What is a Family and Consumer Science Degree?

Family and consumer wellbeing. Individual and family development. The relationship of households to their environment. These are the cornerstones of family and consumer science – a degree field that integrates studies in human development, family dynamics, nutrition and food, health and wellness, consumer science, personal finance, textiles and fashion, and design and merchandising. This wide scope of subject matter explains why students of family and consumer science – once known as home economics – develop skills for living and skills for earning a living.

Program Options

Associate Degree in Family and Consumer Science – Two Year Duration
A family and consumer science associate program combines courses in the major with some arts and science classes in subjects such as English literature and composition and the biological, physical, and social sciences. Internships and/or cooperative extension opportunities are often a component of the curriculum. As the associate curriculum is introductory in nature, some students go on to further education.

Here’s a look at the kinds of courses that family and consumer science students take at the associate level:

  • Introduction to Family and Consumer Science
  • Awareness and Appreciation of Design
  • Introduction to the Visual Arts
  • College Composition
  • Survey of Human Nutrition
  • Individual and Family Development
  • Fundamentals of Chemistry
  • Textiles
  • General Psychology
  • Business Computing Concepts and Applications
  • Personal Computing
  • Humans and Other Animals
  • Attributes of Living Systems
  • General Sociology
  • Consumers in the Marketplace
  • Health and Wellness
  • Public Speaking
  • Finance – Personal and Family
  • Food Principles and Applications
  • Preparing and Evaluating Food
  • Infant and Child Development
  • Adolescent / Early Adult Development
  • Housing Values in America
  • How to Conduct Research
  • Marriage and Family Relationships
  • Family and Parenthood across the Life Cycle
  • Families in the Legal Environment
  • Couple and Family Studies

Bachelor’s Degree in Family and Consumer Science – Four Year Duration
The family and consumer science bachelor’s degree is the most common credential in the field. At this level, internships and practicum opportunities are more extensive. Some schools offer both a general course of study in the field and a program focused on teaching family and consumer science at the secondary school level, which combines courses in the major with education leading to a teaching certificate. The general concentration curriculum covers the topics described in the associate degree section (see above), but in greater depth.

The family and consumer science education/teaching curriculum combines topics from the general concentration with courses like these:

  • Fashion Industries
  • Introduction – Interior Architecture Design
  • Clothing, Adornment, and Human Behavior
  • Schooling in the United States
  • Literacy and the Learner
  • Educational Technology and Assessment
  • Instruction – Individualization and Management
  • Methods – Family and Consumer Science Education
  • Instruction – Standards and Assessment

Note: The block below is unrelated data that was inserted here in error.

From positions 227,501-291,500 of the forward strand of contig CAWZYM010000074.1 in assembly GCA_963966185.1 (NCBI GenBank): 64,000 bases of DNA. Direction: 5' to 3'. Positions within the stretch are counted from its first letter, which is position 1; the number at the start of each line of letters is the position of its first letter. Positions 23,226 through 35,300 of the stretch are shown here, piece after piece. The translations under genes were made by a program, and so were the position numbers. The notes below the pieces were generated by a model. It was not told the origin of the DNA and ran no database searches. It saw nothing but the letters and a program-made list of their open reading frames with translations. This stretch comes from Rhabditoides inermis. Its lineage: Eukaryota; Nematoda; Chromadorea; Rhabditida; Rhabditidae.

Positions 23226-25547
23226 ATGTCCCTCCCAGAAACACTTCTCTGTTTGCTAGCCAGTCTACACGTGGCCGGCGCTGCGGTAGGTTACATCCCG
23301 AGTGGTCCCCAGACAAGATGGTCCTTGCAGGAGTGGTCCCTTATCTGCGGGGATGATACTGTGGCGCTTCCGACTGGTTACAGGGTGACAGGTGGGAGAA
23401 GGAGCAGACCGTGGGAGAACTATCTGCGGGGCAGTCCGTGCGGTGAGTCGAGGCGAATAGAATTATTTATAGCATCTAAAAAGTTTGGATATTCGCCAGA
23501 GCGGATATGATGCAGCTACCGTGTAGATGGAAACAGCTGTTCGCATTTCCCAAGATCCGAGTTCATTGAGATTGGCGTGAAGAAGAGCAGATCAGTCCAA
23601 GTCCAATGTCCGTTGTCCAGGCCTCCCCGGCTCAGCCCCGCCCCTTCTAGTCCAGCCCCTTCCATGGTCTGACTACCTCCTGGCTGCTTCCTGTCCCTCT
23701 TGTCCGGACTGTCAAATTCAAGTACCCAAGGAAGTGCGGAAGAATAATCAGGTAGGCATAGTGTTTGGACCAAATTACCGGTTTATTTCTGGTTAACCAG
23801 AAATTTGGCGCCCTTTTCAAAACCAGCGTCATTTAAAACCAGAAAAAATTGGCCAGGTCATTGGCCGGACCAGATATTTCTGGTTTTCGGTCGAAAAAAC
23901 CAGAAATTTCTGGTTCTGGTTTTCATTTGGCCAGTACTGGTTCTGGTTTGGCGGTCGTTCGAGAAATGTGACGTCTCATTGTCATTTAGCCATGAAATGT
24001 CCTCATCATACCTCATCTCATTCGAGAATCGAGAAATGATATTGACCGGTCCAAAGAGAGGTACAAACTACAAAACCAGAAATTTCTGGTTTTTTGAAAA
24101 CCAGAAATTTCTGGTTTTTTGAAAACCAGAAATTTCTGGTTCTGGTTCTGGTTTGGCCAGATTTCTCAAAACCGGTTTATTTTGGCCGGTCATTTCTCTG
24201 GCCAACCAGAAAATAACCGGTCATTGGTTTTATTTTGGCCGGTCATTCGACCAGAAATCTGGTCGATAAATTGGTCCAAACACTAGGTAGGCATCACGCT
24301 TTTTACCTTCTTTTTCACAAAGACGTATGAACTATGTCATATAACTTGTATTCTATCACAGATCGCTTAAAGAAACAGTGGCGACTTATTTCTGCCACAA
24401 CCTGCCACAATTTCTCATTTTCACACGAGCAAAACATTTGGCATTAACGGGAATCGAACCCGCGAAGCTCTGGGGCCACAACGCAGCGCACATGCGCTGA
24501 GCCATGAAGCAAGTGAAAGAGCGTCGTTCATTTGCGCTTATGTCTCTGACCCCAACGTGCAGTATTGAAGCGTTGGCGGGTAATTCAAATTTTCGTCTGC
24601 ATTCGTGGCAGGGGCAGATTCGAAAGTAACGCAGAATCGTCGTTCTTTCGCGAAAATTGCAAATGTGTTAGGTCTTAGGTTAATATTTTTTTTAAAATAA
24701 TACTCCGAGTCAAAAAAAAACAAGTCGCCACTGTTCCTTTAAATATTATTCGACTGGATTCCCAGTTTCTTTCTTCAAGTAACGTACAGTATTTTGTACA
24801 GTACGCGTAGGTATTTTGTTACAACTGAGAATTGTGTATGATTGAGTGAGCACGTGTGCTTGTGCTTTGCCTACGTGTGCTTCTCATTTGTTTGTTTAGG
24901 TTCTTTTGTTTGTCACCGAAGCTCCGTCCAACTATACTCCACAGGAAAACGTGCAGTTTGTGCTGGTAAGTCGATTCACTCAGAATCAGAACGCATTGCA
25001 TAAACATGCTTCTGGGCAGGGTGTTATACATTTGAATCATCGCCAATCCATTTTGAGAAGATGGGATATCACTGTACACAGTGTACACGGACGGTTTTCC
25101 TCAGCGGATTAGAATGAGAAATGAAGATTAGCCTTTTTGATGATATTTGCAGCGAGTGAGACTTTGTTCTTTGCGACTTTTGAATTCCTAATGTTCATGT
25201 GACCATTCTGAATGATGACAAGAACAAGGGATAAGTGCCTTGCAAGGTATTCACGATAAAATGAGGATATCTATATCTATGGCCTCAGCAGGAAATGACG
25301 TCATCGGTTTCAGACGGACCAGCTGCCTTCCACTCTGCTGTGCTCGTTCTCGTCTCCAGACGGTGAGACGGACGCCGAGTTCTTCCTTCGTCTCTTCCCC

• Student Teaching – Onsite Experience within a Public School Setting
  • Professional Relations

Master’s Degree in Family and Consumer Science – Two Year Duration
Master’s degree programs in family and consumer science focus on a particular concentration in the field. At most schools, graduate students can choose among several areas of specialization. Below is a list of some of the most common, with samples of coursework. The master’s program’s culminating requirement often varies from school to school. Typical options include a thesis or project, or a comprehensive exam.

Consumer Affairs and Family Studies

  • Research Methods
  • Research Applications
  • Decision Making in Family and Consumer Science
  • Current Issues in Family and Consumer Science
  • Family and Consumer Public Policy
  • Family and Financial Issues
  • Theories of Family Development
  • Family Strengths
  • Family Management
  • Family Relationships

Family and Consumer Science Education (Teaching)

  • Child Development and Guidance
  • Family Living and Parenting Education
  • Consumer Education
  • Housing and Interior Design
  • Food and Nutrition
  • Textiles / Apparel Design and Merchandising
  • Individual and Family Health
  • Leadership

Fashion Design and Merchandising

  • Fashion Design and Production
  • Fashion Merchandising
  • Textile and Fashion

Other possible areas of concentration include:

  • Interior Design
  • Nutrition, Dietetics, and Food Science
  • Hospitality and Food Service
  • Gerontology

Doctoral Degree in Family and Consumer Science – Four to Five Year Duration
The aim of doctoral degree programs in family and consumer science is to train the next generation of university faculty members in the field. To this end, programs offer Ph.D. candidates opportunities to:

  • Receive guidance and mentoring from scholars who have outstanding achievements in research, publishing, and educational innovation
  • Demonstrate their research ability
  • Receive teaching support and training
  • Become part of a broad professional network

While coursework at this level varies according to the individual student’s chosen doctoral dissertation topic, it is likely to include classes like these:

  • Current Issues in Family and Consumer Science
  • Evidence-Based Research Methods
  • Statistical Methods in Family and Consumer Science

Here are some sample dissertation topics:

  • Issues of Cohabitation and Parenting Styles
  • The Role of Parental Background in a Child’s Life
  • Benefits of Pre-Marital Counseling
  • Artificial Food Coloring versus Natural Food in the Confectionary Industry
  • Rationality in Food Decision Making
  • Effect of Television on Language Development
  • Conflict Resolution
  • Strengthening Family Resilience
  • The Role of Consumer Information in Public Policy
  • The Effect of Income and Family Structure on Child Education
  • The Role of Cultural Background and Social Class in Consumer Behavior

Degrees Similar to Family and Consumer Science

Culinary Arts